The Chicago Sun-Times joins the Tribune in calling for Burris’s resignation. And since they know that’s not likely, they put pressure on another source:
Today, we’re calling on Burris to resign voluntarily, knowing fully well that’s like asking a Cubs fan to cheer for the White Sox at the Crosstown Classic.
Without a push, he will never do it. Wouldn’t look good on the tombstone.
So Sen. Burris needs a nudge.
And who better to give a nudge than the senator’s fellow elected officials? They have the power to make his continued life in politics miserable.
Some political leaders already are calling on Burris to resign, but it’s time for the real heavyweights to join in.
Sen. Dick Durbin, above all, needs to join the chorus. In plain and deliberate language, he must call on Burris to call it quits.
Durbin need not wait for the outcome of a Senate ethics investigation. There is no rush to judgment, as Burris claims. All the relevant facts are available.
Interesting to see the Sun-Times dumping the responsibility for cleaning up the mess in the lap of Durbin — who, to his credit, was the first to say after the Blago scandal that Obama’s replacement ought to be selected with a special election.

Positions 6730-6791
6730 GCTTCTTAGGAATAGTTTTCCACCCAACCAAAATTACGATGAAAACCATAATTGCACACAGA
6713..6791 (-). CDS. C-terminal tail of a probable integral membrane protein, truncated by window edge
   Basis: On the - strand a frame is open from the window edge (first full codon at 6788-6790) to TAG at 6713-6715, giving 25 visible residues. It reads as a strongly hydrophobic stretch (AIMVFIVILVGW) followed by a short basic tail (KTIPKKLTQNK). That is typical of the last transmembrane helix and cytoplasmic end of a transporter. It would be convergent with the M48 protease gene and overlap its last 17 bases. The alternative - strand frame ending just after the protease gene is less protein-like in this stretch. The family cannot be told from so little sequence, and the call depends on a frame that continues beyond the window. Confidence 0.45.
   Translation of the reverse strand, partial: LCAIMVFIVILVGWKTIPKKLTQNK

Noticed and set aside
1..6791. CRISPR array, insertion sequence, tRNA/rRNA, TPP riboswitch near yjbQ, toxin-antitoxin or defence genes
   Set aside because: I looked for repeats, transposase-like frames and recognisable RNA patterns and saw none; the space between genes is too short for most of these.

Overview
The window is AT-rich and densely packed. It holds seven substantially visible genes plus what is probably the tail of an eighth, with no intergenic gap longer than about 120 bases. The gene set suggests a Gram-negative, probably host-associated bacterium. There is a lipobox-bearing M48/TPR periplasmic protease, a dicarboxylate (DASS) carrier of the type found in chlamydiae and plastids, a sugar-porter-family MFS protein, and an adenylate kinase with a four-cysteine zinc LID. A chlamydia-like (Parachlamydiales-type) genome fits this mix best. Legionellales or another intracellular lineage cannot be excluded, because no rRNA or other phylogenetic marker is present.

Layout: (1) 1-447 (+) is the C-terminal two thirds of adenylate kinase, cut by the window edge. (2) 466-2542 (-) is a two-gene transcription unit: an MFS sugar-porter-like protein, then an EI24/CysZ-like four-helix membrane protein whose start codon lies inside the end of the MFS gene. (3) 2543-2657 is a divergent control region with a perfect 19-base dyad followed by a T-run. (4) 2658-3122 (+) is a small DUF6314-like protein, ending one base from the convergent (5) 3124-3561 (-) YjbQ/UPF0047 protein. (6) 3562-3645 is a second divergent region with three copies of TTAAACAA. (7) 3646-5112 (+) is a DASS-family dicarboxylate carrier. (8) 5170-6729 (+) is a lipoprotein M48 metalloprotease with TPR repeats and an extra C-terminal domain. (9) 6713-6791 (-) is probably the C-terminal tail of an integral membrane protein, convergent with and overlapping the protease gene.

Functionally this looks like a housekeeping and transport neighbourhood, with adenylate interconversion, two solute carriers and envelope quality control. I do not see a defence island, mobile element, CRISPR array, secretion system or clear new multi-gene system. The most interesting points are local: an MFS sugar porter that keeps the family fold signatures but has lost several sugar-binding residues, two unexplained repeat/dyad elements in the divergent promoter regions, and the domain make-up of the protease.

And equally interesting that the Sun-Times didn’t mention some other politician from Chicago who’s now in a prominent position who could, with one statement, all but assure Burris’s departure.
UPDATE: Reader Robert makes a legitimate point:
Maybe it is not a good idea for Obama to suggest that Burris resign? Even though Burris is technically one of Obama’s home-state senators, it seems to me that as a separation of powers argument, the executive branch ought not be meddling in the legislative branch that way. The Constitution is clear regarding who decides membership in the Senate.
I can see that point. On the other hand, it’s not like Obama actually has the power to remove Burris from the seat. Improper behavior is improper behavior, and that’s all Obama would have to say, that Burris — or the next equivalent of Larry Craig, or Mark Foley, or Gary Condit, or Duke Cunningham, or Ted Stevens, or Bob Packwood, or Tim Mahoney, or whoever — has behaved in a manner that warrants resignation.